Chris McGowan Rumors
The agreement, which will no doubt rankle Blazers fans with satellite television subscriptions, ends months of negotiations and internal organizational debate about the direction the team should take regarding the future of its game broadcasts. Blazers President Chris McGowan and his executive team spent months exploring a wide range of broadcast possibilities with the goal of finding a provider that would deliver games to the widest possible audience.
The 10-year, $120 million deal between the Blazers and Comcast SportsNet Northwest ends after the 2016-17 NBA season. For the approximate 38 percent of households in the Portland market that have DirecTV, it’s been an exercise in frustration. For the Blazers, it’s been a lucrative nuisance. And for CSNNW, it’s been bread and butter.
The Blazers and CSNNW have concluded their contractually obligated exclusive negotiating period. Now, for the first time in his tenure, McGowan is in position to do something about the broadcast deal he inherited. One he’s publicly said he’d like to rectify. His presence on that commercial flight was evidence — McGowan had scheduled a meeting in Los Angeles with Fox Sports Networks. McGowan is not allowed to comment on the negotiation. CSNNW vice president and general manager Larry Eldridge is limited in what he can say, too. But Blazers fans, who have spent nine seasons bound by this deal, certainly can, and should speak out.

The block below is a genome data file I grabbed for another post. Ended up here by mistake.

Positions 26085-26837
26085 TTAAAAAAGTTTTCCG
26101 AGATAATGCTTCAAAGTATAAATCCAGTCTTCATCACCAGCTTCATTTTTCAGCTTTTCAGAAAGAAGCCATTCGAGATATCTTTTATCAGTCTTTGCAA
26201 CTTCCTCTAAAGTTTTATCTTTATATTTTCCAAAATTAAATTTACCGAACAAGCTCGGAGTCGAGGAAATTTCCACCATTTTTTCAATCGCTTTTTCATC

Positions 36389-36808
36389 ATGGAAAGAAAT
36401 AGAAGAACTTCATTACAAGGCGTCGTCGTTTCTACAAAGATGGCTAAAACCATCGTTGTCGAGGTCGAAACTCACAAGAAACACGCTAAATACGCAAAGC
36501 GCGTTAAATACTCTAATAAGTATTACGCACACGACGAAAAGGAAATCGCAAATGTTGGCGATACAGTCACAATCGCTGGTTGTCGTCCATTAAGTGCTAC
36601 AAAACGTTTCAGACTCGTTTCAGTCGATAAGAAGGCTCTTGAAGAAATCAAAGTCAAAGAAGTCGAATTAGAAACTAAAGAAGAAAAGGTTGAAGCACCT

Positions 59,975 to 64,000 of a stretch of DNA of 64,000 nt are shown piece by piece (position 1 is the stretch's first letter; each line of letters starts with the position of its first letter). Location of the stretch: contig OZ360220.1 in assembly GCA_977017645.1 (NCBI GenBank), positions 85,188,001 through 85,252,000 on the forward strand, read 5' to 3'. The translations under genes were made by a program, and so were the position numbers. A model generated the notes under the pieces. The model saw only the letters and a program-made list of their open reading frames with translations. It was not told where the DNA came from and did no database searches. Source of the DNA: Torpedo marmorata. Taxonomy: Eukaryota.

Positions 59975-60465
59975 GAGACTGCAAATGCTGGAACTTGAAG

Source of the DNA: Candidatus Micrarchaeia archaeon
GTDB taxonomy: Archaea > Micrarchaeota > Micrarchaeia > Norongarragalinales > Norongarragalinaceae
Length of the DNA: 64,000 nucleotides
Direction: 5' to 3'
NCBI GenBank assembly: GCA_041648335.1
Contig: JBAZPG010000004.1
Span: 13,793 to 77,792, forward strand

The idea goes that the Blazers are free to shop, but ROOT SPORTS is Seattle-based and can’t offer the Blazer-centric dedication that CSNNW offers. Neither can Fox Sports Networks. Also, there’s a whisper being floated in the market that cut-throat parent-company Comcast, which currently offers Root Sports Northwest on its basic-tier packages, might pull the regional network from its Portland-based customers as a retaliatory strike should it lose the rights. However, when I mentioned that to a source close to the negotiation, it was waved off. “Hollow threat,” the source said. “What are they going to do? Pull the Mariners and Timbers off in Portland? They can’t do it. Won’t happen.”
There’s a small room off the side of the hallway outside the Trail Blazers locker room that general manager Neil Olshey uses on game night as his meeting space. During 41 evenings a season team president Chris McGowan works to catch the GM and get down to business on matters that concern both. “Neil is not seen as a big email or text guy,” one Portland front-office official said on Saturday. “You have to talk, and meet with him.”